"I feel pretty good that we're still playing,'' Castro said. "It's really unbelievable. Five years here, last game of [regular] season we go home. Now we're still playing. It's pretty awesome.''
Castro was only 1-for-8 in the two games against the Mets, dropping his postseason average to .192. But his Game 1 double was one of only three extra-base hits for the Cubs at Citi Field, and Castro has been making hard contact without striking out.
While Maddon said on Monday that he's considering ways to sneak another left-handed bat into the lineup against Mets right-hander Jacob deGrom, Maddon indicated Castro is "swinging the bat extremely well,'' and doesn't have to worry about getting a night off. He joins Rizzo, Kris Bryant and Dexter Fowler as the only Cubs who have started all seven games in the postseason.
Only a little more than two months ago, Castro looked like a discard. Maddon and Cubs president of baseball operations Theo Epstein decided they couldn't stick with Castro's fielding inconsistency -- he had 18 errors at short this season and a minus-4 Defensive Runs Saves figure, which ranked 27th among 38 shortstops with at least 400 innings -- when they had an attractive option in Russell.
But Maddon said Castro looked him "right in the eyes'' when they met to discuss that change, showing he was intent in adapting to regain his value in the organization's eye. Maddon spoke words that encouraged him.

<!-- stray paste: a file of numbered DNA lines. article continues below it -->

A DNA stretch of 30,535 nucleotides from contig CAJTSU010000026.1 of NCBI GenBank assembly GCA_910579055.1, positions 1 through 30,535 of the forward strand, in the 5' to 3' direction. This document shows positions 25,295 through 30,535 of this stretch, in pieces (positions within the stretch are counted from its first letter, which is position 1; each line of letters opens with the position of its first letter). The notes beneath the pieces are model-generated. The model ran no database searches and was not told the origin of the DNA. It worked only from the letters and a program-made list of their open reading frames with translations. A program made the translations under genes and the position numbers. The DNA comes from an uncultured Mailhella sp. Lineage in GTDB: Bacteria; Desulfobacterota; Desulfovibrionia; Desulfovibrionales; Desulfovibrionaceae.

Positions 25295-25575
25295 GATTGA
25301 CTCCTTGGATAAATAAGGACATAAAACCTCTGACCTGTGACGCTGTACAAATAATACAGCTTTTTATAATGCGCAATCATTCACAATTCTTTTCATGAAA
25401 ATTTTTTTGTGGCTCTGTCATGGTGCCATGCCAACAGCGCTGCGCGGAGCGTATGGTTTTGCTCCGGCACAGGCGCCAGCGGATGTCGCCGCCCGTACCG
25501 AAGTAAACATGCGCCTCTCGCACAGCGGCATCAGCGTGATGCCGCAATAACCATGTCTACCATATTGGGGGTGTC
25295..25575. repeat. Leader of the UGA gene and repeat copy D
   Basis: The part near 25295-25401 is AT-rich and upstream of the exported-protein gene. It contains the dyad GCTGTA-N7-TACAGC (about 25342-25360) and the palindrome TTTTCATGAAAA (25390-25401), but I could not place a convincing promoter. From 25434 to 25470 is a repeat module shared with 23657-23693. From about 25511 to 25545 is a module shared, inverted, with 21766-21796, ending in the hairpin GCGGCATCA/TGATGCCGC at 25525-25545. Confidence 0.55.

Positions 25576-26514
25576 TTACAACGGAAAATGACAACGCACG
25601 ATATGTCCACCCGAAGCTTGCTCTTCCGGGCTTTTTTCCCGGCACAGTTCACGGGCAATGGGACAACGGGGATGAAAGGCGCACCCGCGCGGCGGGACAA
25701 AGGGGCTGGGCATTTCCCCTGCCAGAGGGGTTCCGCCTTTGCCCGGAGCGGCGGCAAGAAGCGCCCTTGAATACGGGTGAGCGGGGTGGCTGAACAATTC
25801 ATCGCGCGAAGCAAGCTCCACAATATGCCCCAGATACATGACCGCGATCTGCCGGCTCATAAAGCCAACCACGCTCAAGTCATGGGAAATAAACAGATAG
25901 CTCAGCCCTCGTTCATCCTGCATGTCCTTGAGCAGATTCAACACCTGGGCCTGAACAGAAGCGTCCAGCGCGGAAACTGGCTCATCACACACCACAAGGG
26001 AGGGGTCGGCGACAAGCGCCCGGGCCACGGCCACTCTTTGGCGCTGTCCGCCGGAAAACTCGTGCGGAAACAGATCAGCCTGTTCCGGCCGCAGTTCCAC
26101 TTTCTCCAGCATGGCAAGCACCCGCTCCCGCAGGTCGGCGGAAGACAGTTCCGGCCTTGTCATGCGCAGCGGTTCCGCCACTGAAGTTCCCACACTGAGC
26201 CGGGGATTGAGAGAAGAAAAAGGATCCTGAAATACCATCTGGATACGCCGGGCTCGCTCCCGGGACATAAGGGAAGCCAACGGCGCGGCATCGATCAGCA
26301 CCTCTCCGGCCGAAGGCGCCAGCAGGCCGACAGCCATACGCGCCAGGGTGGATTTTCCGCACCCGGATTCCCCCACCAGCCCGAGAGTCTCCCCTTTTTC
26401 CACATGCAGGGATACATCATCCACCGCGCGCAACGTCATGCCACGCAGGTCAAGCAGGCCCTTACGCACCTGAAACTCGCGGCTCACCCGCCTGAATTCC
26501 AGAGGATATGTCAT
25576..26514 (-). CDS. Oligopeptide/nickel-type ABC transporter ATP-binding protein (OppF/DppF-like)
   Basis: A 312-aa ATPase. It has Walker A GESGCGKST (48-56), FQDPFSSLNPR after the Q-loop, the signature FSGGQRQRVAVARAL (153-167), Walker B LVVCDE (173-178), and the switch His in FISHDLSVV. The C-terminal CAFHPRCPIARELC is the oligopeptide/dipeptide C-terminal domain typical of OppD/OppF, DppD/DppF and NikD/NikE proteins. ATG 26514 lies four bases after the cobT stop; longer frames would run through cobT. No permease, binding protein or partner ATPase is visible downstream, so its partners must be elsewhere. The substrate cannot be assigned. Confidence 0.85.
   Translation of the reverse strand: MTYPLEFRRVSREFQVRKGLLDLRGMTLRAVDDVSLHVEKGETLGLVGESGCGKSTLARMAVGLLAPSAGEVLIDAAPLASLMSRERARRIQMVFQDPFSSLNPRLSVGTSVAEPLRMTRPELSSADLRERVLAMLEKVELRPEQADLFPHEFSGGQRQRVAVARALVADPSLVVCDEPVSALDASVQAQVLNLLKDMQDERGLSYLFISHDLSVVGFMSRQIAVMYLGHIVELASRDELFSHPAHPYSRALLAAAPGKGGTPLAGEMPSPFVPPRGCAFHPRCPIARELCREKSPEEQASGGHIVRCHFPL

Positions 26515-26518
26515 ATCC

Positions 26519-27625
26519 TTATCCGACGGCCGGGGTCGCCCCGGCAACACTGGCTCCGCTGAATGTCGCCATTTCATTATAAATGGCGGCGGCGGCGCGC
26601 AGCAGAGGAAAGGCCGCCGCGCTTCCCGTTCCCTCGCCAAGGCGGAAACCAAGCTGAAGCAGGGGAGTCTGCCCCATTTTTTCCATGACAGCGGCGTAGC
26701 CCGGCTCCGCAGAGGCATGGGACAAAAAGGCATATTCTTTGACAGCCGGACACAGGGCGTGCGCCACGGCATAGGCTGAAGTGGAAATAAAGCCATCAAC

Castro remembers Maddon telling him "how important I'm going to be for the team'' and to keep his head up. He took a couple days off to process the disappointment and then suddenly began working with infield coach Gary Jones on the intricacies of second base while spending time in the cage with first-year hitting coach John Mallee, who came to the Cubs after helping Jose Altuve win the 2014 American League batting title in Houston.
Over the years, Castro's stance had become more and more open, suggesting he was either afraid of getting hit with the ball or was just trying to launch balls into the seats. It wasn't working and, inch by inch, Mallee got him to take a more traditional, square stance and one day, Castro said, he found the swing that had helped him lead the NL with 211 hits in 2011, his first full season.
"That helped me a lot,'' he said of working with Mallee and also Manny Ramirez, who the Cubs call their culture coach for his work with Latin players. "I get my front left open too much. I get closer to the home plate, close my leg a little bit and just swing the bat. It's been pretty good.''
The Cubs face a decision with Castro as they go forward.
With Baez and 18-year-old prospect Gleyber Torres in the organization, they could trade Castro to shed his contract. He's due $41.4 million over the next four seasons, and they are looking at a cost of about $110 million for their 13 signed and arbitration-eligible players, including the $13 million they sent to the Braves with Edwin Jackson.
At the end of the day, the question could come down to whether Chicago trusts Castro to put his head down and play hard, as he has the last few months.
Maddon can see Castro staying in the mix, although it's Epstein who will make the call.
"Words are beautiful, but at the end of the day, you want a bunch of guys who come here to win, daily,'' Maddon said before the start of the NLCS. "When you get that group of guys, Stage 5 guys, that all they want to do is win, this is the kind of stuff that happens.''
If you're at Wrigley on Tuesday, go ahead, clap your hands. Maybe Castro is, after all, part of the plans.